- Conversations with Old Boys: Perry Kaye -

Conversations with Old Boys: Perry Kaye

In the ninth edition of Conversations with Old Boys we chat to Professor Perry Kaye, the first ever Head Boy of Westville High School.  Perry matriculated in 1959 as a member of the first matriculating class. He is currently the Director of the Centre for Chemico- and Biomedicinal Research at Rhodes University. Perry recently visited Westville Boys’ High School for a joint reunion of the Classes of 1959 and 1960.

“The progress at Westville has been remarkable. I am particularly impressed by the staff and learner leadership structures, the boys’ academic and sporting achievements and the emphases placed on mutual responsibility and discipline.”

Biography of Perry Kaye in Brief

Matric
1959
House
Cliff
Junior Schools
Highbury, Marist Brothers & Westville
School Sport
1st XV rugby; Swimming Team
School Awards
Rugby colours
Place of Residence
Grahamstown
Positions Held
Professor of Organic Chemistry (1987-2007);
Head of the Department of Chemistry (1992-2007), Rhodes University;  Director, Rhodes Centre for Chemico- and Biomedicinal Research (2005-present)

 

Qualifications
BSc (Natal), BSc (Hons) (UNISA), MSc (Natal), DPhil (Oxon), FRSC, C.Chem., FRSSAf.

 

Selection of Awards
Vice-Chancellor’s Distinguished Teaching Award/Medal, Rhodes University, 1994
AECI Medal of the South African Chemical Institute, 1996
Vice-Chancellor’s Senior Distinguished Research Award/Medal, Rhodes University, 2001
Gold Medal of the South African Chemical Institute, 2007

 

Who was your favourite teacher at Westville High School?

Mr (later Dr) George Harrison. He was a remarkably gifted, considerate and enthusiastic teacher who commanded respect and instilled a deep appreciation of language and human values – someone who helped to shape my own approach as a lecturer.


Was there a defining moment or life lesson learnt while you were at Westville High School that you have taken with you through the rest of your life? 

Perhaps, as Head Boy, a recognition of the responsibilities of leadership.

 

Do you have a memorable moment on the sports field while at school that you would like to share with us?

As I recall, 1959 was the first year in which Westville fielded a 1st XV Rugby team, and we normally expected to play against the 3rd teams of the big schools. We were due to play Kearsney College 3rd XV at Kearsney when our coach, Mr Robin Blamey, told us that if we beat them convincingly, he would arrange a game against Kearsney 2nd XV and, if we beat them, a game against Kearsney 1st XV.  In the event, following our win over Kearsney 3rd XV, he skipped the 2nd XV and immediately arranged a match against Kearsney 1st XV to be played on the new, then unnamed, Bowden’s field.  It was a Wednesday afternoon and I remember thinking, as we crouched down for an early scrum, that we had never played at that pace before and the prospects of survival seemed slim. When the final whistle blew, the score was 15-3 – in our favour! After all these years, the sense of elation remains.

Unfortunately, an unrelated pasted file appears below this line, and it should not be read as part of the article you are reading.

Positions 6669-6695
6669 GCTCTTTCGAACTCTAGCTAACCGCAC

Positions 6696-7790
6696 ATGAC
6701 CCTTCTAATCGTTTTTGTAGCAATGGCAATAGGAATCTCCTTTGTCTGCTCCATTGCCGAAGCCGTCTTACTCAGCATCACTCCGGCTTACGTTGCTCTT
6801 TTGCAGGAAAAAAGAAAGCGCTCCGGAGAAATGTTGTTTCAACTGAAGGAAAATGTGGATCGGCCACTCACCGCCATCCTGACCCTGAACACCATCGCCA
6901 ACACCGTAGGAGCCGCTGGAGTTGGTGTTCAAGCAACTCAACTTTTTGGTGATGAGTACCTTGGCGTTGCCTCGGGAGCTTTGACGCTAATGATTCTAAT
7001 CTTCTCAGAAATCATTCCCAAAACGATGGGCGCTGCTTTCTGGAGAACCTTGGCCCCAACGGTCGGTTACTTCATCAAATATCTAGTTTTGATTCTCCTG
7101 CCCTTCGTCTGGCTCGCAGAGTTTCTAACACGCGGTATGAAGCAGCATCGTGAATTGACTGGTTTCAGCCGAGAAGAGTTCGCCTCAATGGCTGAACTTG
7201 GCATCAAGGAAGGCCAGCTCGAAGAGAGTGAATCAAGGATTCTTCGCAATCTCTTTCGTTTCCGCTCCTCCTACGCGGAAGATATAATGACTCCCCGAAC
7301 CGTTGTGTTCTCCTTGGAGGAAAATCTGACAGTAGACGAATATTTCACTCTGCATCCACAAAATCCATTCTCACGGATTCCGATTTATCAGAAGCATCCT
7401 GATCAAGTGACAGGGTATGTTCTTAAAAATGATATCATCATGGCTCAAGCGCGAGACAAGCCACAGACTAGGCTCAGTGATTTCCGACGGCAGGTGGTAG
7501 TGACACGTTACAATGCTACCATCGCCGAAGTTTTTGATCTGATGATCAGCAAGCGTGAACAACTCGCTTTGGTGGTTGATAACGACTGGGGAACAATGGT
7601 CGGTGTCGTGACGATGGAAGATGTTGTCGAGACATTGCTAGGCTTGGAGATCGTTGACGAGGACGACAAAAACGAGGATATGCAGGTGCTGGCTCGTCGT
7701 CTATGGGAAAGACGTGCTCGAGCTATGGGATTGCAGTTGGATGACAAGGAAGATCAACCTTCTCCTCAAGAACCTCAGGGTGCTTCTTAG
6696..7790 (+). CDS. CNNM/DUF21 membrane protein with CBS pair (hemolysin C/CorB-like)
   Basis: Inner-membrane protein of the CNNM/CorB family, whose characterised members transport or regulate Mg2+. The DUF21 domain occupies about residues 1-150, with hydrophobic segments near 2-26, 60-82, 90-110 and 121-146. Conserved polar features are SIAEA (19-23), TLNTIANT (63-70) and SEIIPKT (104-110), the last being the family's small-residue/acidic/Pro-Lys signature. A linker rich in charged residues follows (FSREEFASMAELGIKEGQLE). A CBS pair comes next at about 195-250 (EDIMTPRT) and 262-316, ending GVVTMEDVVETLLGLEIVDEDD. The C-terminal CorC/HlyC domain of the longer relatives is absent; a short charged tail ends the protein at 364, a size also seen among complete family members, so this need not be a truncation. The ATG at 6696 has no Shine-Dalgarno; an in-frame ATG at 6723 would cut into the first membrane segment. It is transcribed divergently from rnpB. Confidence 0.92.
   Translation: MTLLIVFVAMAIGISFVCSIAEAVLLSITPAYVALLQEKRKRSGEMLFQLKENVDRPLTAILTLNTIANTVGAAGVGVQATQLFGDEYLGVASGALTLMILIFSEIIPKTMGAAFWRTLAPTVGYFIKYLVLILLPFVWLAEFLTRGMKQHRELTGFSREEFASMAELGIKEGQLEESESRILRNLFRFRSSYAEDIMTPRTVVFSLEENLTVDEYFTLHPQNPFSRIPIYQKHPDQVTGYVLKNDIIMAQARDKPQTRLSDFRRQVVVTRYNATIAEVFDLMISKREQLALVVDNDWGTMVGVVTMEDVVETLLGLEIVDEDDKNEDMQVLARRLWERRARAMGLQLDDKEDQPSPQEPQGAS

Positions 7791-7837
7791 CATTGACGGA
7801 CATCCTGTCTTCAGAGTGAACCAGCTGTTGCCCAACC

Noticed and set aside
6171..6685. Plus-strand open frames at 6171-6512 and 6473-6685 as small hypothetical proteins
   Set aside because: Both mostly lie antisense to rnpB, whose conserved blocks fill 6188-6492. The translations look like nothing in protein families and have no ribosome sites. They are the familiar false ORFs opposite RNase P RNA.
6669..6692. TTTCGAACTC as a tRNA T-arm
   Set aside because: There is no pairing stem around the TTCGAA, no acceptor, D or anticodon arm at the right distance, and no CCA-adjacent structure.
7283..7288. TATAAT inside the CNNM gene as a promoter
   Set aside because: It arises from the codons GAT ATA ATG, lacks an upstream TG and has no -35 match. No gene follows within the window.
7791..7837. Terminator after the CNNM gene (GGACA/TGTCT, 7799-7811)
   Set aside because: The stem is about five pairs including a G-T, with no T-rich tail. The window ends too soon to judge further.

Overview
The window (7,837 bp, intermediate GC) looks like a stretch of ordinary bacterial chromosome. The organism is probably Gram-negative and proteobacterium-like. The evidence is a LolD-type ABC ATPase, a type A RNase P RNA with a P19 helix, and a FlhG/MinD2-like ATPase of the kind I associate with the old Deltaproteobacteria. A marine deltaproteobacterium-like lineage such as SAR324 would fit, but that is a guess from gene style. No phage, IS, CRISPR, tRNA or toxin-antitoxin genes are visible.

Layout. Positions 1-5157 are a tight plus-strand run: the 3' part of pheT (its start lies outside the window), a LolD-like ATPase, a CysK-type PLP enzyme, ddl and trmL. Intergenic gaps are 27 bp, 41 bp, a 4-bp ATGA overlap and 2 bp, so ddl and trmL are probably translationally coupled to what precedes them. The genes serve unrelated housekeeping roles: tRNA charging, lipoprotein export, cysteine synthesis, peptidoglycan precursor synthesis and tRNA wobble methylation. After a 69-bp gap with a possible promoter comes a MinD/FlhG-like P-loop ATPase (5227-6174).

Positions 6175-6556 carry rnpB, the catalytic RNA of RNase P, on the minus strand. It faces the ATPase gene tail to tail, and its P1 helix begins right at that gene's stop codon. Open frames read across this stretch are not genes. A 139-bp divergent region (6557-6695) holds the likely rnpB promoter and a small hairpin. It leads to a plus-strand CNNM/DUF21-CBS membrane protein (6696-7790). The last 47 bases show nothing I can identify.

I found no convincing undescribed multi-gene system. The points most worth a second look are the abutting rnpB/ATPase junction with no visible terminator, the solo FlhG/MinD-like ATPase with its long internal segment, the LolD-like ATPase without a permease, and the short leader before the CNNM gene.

What are your impressions of Westville Boys' High School today? 

Our recent visit to the school was certainly an eye-opener. The progress at Westville has been remarkable. I am particularly impressed by the staff and learner leadership structures, the boys’ academic and sporting achievements and the emphases placed on mutual responsibility and discipline.


What advice would you give to a primary school boy considering his high school options on why he should attend WBHS?

To give serious consideration to the numerous opportunities for individual, academic and sports development, the school’s track record of excellence and the values it embraces.


What has been the highlight of your academic career thus far?

I find it difficult to differentiate between three highlights reflecting different phases of my career: -  a doctorate from Oxford University in 1979; appointment as Professor of Organic Chemistry at Rhodes University in 1987; and award of the Gold Medal of the South African Chemical Institute in 2007.

“As an academic, you will need to be sufficiently qualified to realise how little you know but, simultaneously, how much you want to know about the subjects which really fascinate you.”

What advice would you give to a young person considering an academic career?

It is important (and a privilege!) to enjoy what we do. I remember Mr Hector Commons, who was our Maths Teacher and who handled the career guidance portfolio, saying that we enjoy what we do well.  A school curriculum, however, may not have exposed you to aspects of a particular discipline that you might later find fascinating, and I suspect that few students actually begin tertiary studies with the intention of becoming academics. As an academic, you will need to be sufficiently qualified to realise how little you know but, simultaneously, how much you want to know about the subjects which really fascinate you. In addition to appropriate training, important individual characteristics will surely include: - an open and enquiring mind; intellectual integrity; effective oral and written communication skills; self-discipline; and perseverance – things are seldom as simple as they look!

 

In your field of science, what is the greatest challenge that you are working on?

Our research group interests are broad, and current challenges include the development of novel compounds as potential anti-malarial or anti-HIV agents, as well as the use of experimental and theoretical methods to explore “molecular space” – the multi-dimensional energy surfaces which determine reaction pathways.

Conversations with Old Boys is a project of the Westville Boy’s High School Foundation, in partnership with the Westville Boys’ High School Old Boys’ Association